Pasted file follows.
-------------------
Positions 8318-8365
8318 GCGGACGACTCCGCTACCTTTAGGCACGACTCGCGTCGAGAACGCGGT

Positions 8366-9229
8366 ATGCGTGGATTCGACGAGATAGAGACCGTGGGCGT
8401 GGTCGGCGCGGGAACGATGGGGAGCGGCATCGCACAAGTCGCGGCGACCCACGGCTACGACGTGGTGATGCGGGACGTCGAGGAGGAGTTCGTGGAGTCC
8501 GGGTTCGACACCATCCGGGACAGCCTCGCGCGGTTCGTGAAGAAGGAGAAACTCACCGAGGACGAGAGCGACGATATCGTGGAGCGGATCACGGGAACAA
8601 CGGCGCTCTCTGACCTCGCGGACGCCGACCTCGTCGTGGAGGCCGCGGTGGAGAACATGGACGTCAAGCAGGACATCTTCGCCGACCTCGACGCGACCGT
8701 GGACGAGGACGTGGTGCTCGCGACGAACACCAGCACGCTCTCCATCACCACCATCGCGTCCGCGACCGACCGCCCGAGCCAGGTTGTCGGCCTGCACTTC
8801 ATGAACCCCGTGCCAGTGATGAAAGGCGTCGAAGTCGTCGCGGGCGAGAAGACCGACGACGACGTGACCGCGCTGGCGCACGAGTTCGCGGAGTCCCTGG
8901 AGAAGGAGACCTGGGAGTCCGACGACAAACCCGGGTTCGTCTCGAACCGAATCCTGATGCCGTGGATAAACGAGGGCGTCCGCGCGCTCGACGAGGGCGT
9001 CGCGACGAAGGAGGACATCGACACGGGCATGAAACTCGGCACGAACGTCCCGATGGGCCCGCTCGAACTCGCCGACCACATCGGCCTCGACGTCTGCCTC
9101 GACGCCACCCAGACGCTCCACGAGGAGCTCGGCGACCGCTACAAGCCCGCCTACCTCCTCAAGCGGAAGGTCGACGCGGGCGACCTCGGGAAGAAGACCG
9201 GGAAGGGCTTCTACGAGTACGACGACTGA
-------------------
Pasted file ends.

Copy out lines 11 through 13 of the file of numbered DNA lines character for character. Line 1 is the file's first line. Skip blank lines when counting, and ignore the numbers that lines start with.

9001 CGCGACGAAGGAGGACATCGACACGGGCATGAAACTCGGCACGAACGTCCCGATGGGCCCGCTCGAACTCGCCGACCACATCGGCCTCGACGTCTGCCTC
9101 GACGCCACCCAGACGCTCCACGAGGAGCTCGGCGACCGCTACAAGCCCGCCTACCTCCTCAAGCGGAAGGTCGACGCGGGCGACCTCGGGAAGAAGACCG
9201 GGAAGGGCTTCTACGAGTACGACGACTGA